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Discussion Starter #1
We all have heard the horror stories of major explosions, flying metal, blood on the benchrest, etc.! But....The problem is duplicating it in a controlled situation. I do know this...ONE REASON WW does not want you to reduce loads in Ball is the fact below a certain temp the varnish is not burned off well.We have all heard about powder not lighting off well until the bullet was in the barrel and then an explosion. Well, let me tell you it's hard to make happen in a controlled situation...no matter what they say.
So...What caused these early detonations. Most seemed to happen with the 4831 series powder with reduced charges, but not always. One bad one happened with IMR 4064 full power charge. What was different about this one...the loaded ammo had been riding in a metal bow in the back of a jeep all season! Well...Breaking down the loads showed the powder had been vibrated to the point it was breaking up and this put the pressure up, big time! It is a fact that if you took a normal load of IMR powder, broke each grain in half, you would have a bomb when you pulled the trigger. You would have doubled the burning rate! This lead many ballistic people to believe that the early detonations were caused by old brittle powder. This means that with a reduced load the powder was not flamed off good, was thrown against the shoulder, crumbled, and fired...pressure went through the roof! It also seemed that the location of the reduced load had something to do with it! Remember some of this surplus powder was twenty years old in the 60's, some even older, stored in heavy cardboard containers that allowed the solvents to dry out, and in hot military warehouses. It would now approach sixty years old! Also in double base powders the nitro get unstable in heat and age.
I've seen the nitro bleeding out of 20% dynamite in old storage sheds! Scary!!! So we now have some ideas of what happened...the answer is to keep your powder cool and don't go overboard on old IMR surplus powders. The old Ball powders seem OK. Just something to think about! Regards, james

(Edited by James Gates at 8:29 pm on Feb. 25, 2001)
 

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This thread will be easier to find later on if put into the handloading forum!

Many thanks, great post!

Marshall

<a href="http://beartoothbullets.com/cgi-bin/ikonboard/topic.cgi?forum=2&topic=33" target="_self">Moved here</a>
 

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James, I remember these detonations very well. I was using the H4831 in a 244 Rem load. Purchased 16# @ .90 a lb. I still have 5-6lb in a steel DOT shipping container. It's been stored in my basement all these years and was last used in 1998. I'm not the least bit afraid of it because of the storage conditions. I had an old Hodgdons manual that advocated using the H4831 as a bulk powder for reduced loads. One in particular was fill up a case of it and seat a 500gr cast for a trapdoor Springfield load. Never used it in my Rolling Block, because I felt uneasy about that. Your explanation is new to me, but I don't remember all the accounts of it back then. I remember that has never been produced under lab conditions.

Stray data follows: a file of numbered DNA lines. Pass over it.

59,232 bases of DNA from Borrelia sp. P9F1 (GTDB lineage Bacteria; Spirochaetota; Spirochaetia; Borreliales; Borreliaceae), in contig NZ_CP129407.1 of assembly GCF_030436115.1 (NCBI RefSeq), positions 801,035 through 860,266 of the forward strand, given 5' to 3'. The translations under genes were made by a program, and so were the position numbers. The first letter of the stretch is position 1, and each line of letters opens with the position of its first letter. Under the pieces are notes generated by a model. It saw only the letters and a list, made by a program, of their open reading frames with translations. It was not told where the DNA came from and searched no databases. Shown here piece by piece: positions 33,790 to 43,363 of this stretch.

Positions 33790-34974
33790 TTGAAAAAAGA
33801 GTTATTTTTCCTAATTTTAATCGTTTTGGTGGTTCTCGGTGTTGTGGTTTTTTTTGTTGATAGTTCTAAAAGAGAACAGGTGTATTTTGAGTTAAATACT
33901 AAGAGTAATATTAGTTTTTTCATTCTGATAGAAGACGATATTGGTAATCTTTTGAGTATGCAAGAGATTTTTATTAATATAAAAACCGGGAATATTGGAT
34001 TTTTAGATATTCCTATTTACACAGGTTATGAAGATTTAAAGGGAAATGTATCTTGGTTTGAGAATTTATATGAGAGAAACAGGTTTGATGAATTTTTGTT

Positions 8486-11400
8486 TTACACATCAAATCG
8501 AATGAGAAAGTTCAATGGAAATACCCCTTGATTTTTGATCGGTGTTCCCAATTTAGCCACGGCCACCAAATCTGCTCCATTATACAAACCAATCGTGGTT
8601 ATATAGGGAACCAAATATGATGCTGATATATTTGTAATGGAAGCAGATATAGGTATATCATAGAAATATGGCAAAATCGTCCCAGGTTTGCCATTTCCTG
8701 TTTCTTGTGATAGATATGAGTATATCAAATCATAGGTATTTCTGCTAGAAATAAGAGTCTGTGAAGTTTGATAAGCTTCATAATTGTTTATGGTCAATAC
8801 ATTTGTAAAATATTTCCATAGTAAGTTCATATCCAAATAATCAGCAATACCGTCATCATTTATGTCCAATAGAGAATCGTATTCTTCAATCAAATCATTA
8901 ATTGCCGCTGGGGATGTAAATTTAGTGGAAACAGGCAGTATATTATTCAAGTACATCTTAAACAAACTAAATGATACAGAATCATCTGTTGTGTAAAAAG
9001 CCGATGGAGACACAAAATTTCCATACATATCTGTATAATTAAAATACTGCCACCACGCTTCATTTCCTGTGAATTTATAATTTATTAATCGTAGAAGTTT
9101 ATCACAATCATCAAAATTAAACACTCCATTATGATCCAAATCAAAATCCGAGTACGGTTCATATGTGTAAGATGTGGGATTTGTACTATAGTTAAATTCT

I also know of a person that loaded up some 30-30 loads with IMR3031 powder and thru it under the truck seat for a back up occasion. Five or so years later he locked up a M94 with the first round he touched off. Pulled a few bullets and that powder was not recognizable. Definitely altered the burning rate in its journeys. When I read some of the internet posts in some forums on reloading, I dread the thoughts of accidents. Everyone believes the manuals are written by lawyers, so use old data because they allow more powder to be used.
 

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James, I ended up with a double post, but editting in this answer. I see the tumbler posts including 8 hours to make sure they're nice and polished. Appearence means nothing. I worry what's inside the case.


(Edited by RugerNo3 at 10:30 am on Mar. 5, 2001)
 

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Discussion Starter #5
RugerNo3...I'm not afraid of the old surplus 4831 either, in full loads! The problem is, no matter how we store it, we don't know what happened before we get it. I've seen many of these military storage "dumps".
You are also correct that it's hard, if not impossible, to duplicate to problem. Your note about the .30-30 just reaffirms my thoughts that there was some reasons for the powder to break down. My post was just to point out that it had happened, for whatever reason. Another thought...There never has been a proven case with RE type flake powder and really with Ball. It was always with long tubular powder. It must be traced to the break down in the tensile strength, for some reason? On the other hand we hear some a*s suggesting tumbling, or worse, viberating their "loaded ammo" to get lube, etc. off!!!! That's sure death and early resurrection! I tested a "fired" case with IMR 4350 and a bullet stuck in one time years ago in my Lyman(vibe)....the powder was almost broken down after a couple of hours, where Ball and flake showed little. Oh well..........!
Best Regards, James
 

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Ron Reiber, balastician for Hodgdon was quoted in "Handloader", "I have never been able to reproduce this condition in the lab with a rifle with a new barrel, but I have been able to do it with a barrel chambered for an over-bore cartridge that has a rough throat, like, say, a .243 Winchester that has been fired 500 times. You need both the recuced amount of slow-burning powder and a rough bore to make it happen, and that combination can raise pressure so high it will lock a rifle bolt shut."
 
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